The rules and cautions we have here laid down, will at all times be found useful; but none are fufficient to teach this art without daily practice, and a conftant perufal of the beft authors: to which let me add, that a fertile imaginanation, a clear conception, and a good ear, are indifpenfably neceffary.-Fancy is the foundation of poctry.Without a good imagination nothing can be new, and therefore not valuable; without a clear conception nothing can be clearly or elegantly expreffed; for where there is confufion in the head, perfpicuity can never flow from the
pen; and with regard to compofition and verfification, a good ear is beyond all the rules in the world.
We are now to speak of the laws and rules of the feveral kinds of poetry, as laid down by the beft critics, and to give fpecimens of fuch as will fall within the compass of our defign..
CHA P. VII.
Of the different SPECIES of POETRY.
HE writers on the art of poetry have ufually claffed the feveral forts of poems under the following heads, . the Epigram, the Elegy, the Paftoral, the Ode, the Satire, Comedy, Tragedy, and the Epic poem. This dif tribution, however, feems infufficient, and therefore we hope a deviation from the learned in this refpect will not appear arrogant or difagreeable; efpecially if the alterations we propofe fhould be found to have their basis in truth and right reason.
Every thing in nature, that is diftin&t and different from all others, fhould have a name, whereby it may be diftinguished without a tedious enumeration of its properties and adjuncts; fince a method of that kind would occafion infinite perplexity and confufion, which is ever to be avoided, and especially in matters of fcience; and, if on mature examination it be found, that there are poems of confiderable character which are effentially different from those we have already mentioned, and are not to be refolved into any of them, another distribution may be justified.
The Epitaph, on account, perhaps, of the epigrammatic point with which thofe little pieces are often clofed, has been usually claffed with the epigram; but as there are numberless epitaphs whofe excellency does not confift in thining thoughts and points of wit, (the characteristics of our modern epigrams) we fhall take the freedom to affign them a distinct place.
Epifles, defcriptive and preceptive poems, tales, fables, and allegorical poetry, deferve the fame diftinction; for as thefe methods of writing have obtained much of late, they are of too great confequence to be paffed over, and it feems impoffible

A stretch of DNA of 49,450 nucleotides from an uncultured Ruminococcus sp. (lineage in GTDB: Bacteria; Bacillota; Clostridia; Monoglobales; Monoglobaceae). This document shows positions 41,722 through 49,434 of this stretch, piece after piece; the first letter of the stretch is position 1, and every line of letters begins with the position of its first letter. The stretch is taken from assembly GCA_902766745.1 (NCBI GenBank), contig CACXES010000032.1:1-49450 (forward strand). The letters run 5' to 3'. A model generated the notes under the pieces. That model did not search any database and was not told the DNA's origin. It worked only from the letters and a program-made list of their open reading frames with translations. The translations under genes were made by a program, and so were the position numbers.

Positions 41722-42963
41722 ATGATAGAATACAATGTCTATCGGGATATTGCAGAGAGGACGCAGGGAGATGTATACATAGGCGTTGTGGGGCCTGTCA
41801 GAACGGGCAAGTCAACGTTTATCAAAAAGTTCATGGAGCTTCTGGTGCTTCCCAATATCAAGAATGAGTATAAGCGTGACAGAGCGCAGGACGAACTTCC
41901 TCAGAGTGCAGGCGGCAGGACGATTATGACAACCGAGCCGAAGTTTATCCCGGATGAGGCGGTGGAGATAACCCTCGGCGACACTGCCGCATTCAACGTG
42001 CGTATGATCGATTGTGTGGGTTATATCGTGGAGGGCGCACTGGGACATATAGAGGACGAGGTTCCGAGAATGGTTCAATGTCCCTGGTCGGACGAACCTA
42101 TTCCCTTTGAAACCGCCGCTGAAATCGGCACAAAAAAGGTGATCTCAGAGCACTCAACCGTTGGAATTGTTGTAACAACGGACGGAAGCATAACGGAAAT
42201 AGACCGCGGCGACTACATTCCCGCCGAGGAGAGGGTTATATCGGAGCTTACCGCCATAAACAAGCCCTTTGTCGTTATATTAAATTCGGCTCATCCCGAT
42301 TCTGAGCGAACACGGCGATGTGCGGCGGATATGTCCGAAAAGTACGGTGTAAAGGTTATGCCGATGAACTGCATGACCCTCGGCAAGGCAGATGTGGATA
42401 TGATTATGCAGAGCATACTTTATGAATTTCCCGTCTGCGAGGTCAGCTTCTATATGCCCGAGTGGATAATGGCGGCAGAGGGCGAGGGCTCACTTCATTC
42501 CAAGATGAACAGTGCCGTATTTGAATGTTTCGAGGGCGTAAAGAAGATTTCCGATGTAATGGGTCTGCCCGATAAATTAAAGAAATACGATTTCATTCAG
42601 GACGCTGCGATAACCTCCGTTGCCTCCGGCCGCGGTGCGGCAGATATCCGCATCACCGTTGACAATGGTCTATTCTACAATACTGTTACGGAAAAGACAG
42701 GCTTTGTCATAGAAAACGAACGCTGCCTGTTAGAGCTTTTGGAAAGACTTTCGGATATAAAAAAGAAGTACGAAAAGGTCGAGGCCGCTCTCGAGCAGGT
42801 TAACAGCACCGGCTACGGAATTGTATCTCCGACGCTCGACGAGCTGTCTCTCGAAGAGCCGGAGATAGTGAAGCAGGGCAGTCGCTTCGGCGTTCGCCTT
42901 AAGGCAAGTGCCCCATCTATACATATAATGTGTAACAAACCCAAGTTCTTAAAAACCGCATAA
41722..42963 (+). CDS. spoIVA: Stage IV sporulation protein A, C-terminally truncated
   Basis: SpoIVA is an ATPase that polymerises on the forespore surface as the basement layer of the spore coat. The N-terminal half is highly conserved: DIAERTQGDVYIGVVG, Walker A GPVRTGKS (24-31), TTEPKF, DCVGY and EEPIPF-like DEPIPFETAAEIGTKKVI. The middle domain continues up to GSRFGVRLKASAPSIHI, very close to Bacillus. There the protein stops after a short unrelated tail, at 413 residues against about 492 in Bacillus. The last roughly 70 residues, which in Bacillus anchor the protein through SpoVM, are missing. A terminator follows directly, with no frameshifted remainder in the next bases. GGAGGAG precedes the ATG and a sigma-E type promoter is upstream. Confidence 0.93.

to treat of them under any other article without manifeft incongruity. It may be faid, indeed, that many of our epifles (especially thofe of Horace and Mr. Pope) partake of the fatire; but that is no reafon why others that are of a quite different nature fhould be placed under that head. The defcriptive poems of Milton, I mean his L'Allegro and Il Penferofo, as well as Denham's Cooper's Hill, Pope's Windfor Foreft, and others in our language, cannot be claffed under any of the ufual divifions of poetry; nor indeed can the preceptive poems with any degree of accuracy or fhew of reafon. Virgil's Georgics, Horace's Art of Poetry, the duke of Buckinghamshire's Efay, Roscommon on tranflated Verfe, Pope's Effay on Man, and his Effay on Criticism, are fo effentially different and diftinct from any of the ufual claffes, that the critics, with all their art, will never be able to discover any real agreement between them; nor will they deny, I fuppose, but that Virgil's Georgics, and Pope's Efay on Man, deferve as much efteem at leaft as their paftorals, though they have been thus neglected in their divifion of this art. If it be faid, that the other fpecies of poetry often partake of all thefe different kinds, I answer, that is no objection; for this they occafionally do of each other even the epic poem, with all its dignity, has fometimes the plaintive ftrain of the elegy, and the farcafm and afperity of fatire.
Tales and fables, indeed, when they are of any value, are in general either didactic or fatirical, and may therefore be refolved into the preceptive poem or the fatire; but as there is fomething peculiar in their compofition, we shall affign them a diflinct chapter, and deliver what we have farther to fay on this art under the following heads, viz. the Epigram, the Epitaph, the Elegy, the Paftoral, the Epiftle, the Defcriptive Poem, the Preceptive Poem, Tales and Fables, the Allegorical Poem, the Ode, the Satire, Comedy, Tragedy, and the Heroic poem, of which the Epic is the most exalted part, and requires the utmoft extent of human genius.